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Science (from the Latin word scientia, meaning "knowledge") is a systematic enterprise that builds and organizes knowledge in the form of testable explanations and predictions about the universe.

The earliest roots of science can be traced to Ancient Egypt and Mesopotamia in around 3500 to 3000 BCE. Their contributions to mathematics, astronomy, and medicine entered and shaped Greek natural philosophy of classical antiquity, whereby formal attempts were made to provide explanations of events in the physical world based on natural causes. After the fall of the Western Roman Empire, knowledge of Greek conceptions of the world deteriorated in Western Europe during the early centuries (400 to 1000 CE) of the Middle Ages but was preserved in the Muslim world during the Islamic Golden Age. The recovery and assimilation of Greek works and Islamic inquiries into Western Europe from the 10th to 13th century revived "natural philosophy", which was later transformed by the Scientific Revolution that began in the 16th century as new ideas and discoveries departed from previous Greek conceptions and traditions. The scientific method soon played a greater role in knowledge creation and it was not until the 19th century that many of the institutional and professional features of science began to take shape; along with the changing from "natural philosophy" to the "natural sciences".

Modern science is typically divided into three major branches that consist of the natural sciences (e.g., biology, chemistry, and physics), which study nature in the broadest sense; the social sciences (e.g., economics, psychology, and sociology), which study individuals and societies; and the formal sciences (e.g., logic, mathematics, and theoretical computer science), which study abstract concepts. There is disagreement, however, on whether the formal sciences actually constitute a science as they do not rely on empirical evidence. Disciplines that use existing scientific knowledge for practical purposes, such as engineering and medicine, are described as applied sciences.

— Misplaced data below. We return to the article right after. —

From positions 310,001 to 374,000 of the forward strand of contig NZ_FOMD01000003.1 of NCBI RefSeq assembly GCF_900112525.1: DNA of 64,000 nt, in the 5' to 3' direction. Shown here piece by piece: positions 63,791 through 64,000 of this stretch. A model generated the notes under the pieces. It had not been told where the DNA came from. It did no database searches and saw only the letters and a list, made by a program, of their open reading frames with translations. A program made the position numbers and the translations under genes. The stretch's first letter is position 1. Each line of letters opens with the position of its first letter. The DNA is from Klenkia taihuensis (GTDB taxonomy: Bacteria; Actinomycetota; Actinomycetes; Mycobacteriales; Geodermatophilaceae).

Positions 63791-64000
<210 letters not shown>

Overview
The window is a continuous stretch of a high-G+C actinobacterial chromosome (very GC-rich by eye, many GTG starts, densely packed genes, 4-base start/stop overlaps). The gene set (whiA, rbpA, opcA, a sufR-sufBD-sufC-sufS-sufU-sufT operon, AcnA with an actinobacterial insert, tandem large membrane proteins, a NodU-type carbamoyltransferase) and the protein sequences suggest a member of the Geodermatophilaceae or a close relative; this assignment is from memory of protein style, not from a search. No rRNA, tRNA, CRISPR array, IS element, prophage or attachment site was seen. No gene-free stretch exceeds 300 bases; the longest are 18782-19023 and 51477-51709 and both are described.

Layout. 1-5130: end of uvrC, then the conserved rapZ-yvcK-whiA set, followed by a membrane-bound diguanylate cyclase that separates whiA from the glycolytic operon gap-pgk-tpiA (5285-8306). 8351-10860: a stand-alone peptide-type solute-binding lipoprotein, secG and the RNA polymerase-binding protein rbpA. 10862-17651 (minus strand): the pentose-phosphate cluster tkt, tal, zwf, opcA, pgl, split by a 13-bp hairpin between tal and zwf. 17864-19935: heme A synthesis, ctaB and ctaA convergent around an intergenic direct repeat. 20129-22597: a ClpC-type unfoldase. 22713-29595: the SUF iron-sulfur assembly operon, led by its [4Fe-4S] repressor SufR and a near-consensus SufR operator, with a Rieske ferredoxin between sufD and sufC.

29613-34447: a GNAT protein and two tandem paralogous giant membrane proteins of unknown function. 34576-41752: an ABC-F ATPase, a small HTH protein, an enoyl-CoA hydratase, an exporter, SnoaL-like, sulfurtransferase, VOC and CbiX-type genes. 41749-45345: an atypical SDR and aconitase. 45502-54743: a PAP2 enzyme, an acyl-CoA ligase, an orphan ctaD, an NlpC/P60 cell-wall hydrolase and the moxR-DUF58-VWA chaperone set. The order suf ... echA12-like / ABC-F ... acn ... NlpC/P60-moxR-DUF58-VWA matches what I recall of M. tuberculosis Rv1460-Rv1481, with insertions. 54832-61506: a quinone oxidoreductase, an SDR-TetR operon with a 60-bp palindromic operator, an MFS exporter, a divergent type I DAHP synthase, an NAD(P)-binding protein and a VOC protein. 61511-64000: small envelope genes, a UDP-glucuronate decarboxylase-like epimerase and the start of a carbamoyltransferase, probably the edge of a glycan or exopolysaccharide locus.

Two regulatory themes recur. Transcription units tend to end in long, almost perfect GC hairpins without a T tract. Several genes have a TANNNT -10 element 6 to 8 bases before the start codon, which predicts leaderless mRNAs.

Science is based on research, which is commonly conducted in academic and research institutions as well as in government agencies and companies. The practical impact of scientific research has led to the emergence of science policies that seek to influence the scientific enterprise by prioritizing the development of commercial products, armaments, health care, and environmental protection.

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The tectonic plates of the world were mapped in the second half of the 20th century.
Plate tectonics (from Greek τ?κτων, tektōn "builder" or "mason") is a theory of geology which was developed to explain the observed evidence for large scale motions within the Earth's crust. The theory encompassed and superseded the older theory of continental drift from the first half of the 20th century and the concept of sea floor spreading developed during the 1960s.

The outermost part of the Earth's interior is made up of two layers: above is the lithosphere, comprising the crust and the rigid uppermost part of the mantle. Below the lithosphere lies the asthenosphere, which is a more viscous zone of the mantle. Although solid, the asthenosphere has very low shear strength and can flow like a liquid on geological time scales. The deeper mantle below the asthenosphere is more rigid again.

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Schematic of a railgun.
Credit: DrBob

A railgun is a form of gun that converts electrical energy—rather than the more conventional chemical energy from an explosive propellant—into projectile kinetic energy. It is not to be confused with a coilgun (Gauss gun). The term railgun is also used for conventional firearms used in the Unlimited class of benchrest shooting.

A Railgun is a type of Magnetic Accelerator Gun (MAG) that utilizes an electromagnetic force to propel an electrically conductive projectile that is initially part of the current path. Sometimes they also use a movable armature connecting the rails. The current flowing through the rails sets up a magnetic field between them and through the projectile perpendicularly to the current in it. This results in the rails and the projectile pushing each other and in the acceleration of the projectile along the rails.

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Maria Mitchell
Maria Mitchell (August 11, 1818 – June 28, 1889) was an American astronomer. Born on Nantucket Island, she was a first cousin four times removed of Benjamin Franklin.

Her parents were Quakers who, unconventionally for their time, insisted on giving her the same quality of education that boys received. She worked as a librarian and also pursued astronomy at her father's observatory.

Using a telescope, she discovered "Miss Mitchell's Comet" (Comet 1847 VI, modern designation is C/1847 T1) in the autumn of 1847. Some years previously, King Frederick VI of Denmark had established gold medal prizes to each discoverer of a "telescopic comet" (too faint to be seen with the naked eye). The prize was to be awarded to the "first discoverer" of each such comet (note that comets are often independently discovered by more than one person). She duly won one of these prizes, and this gave her worldwide fame, since the only previous woman to discover a comet had been Caroline Herschel.

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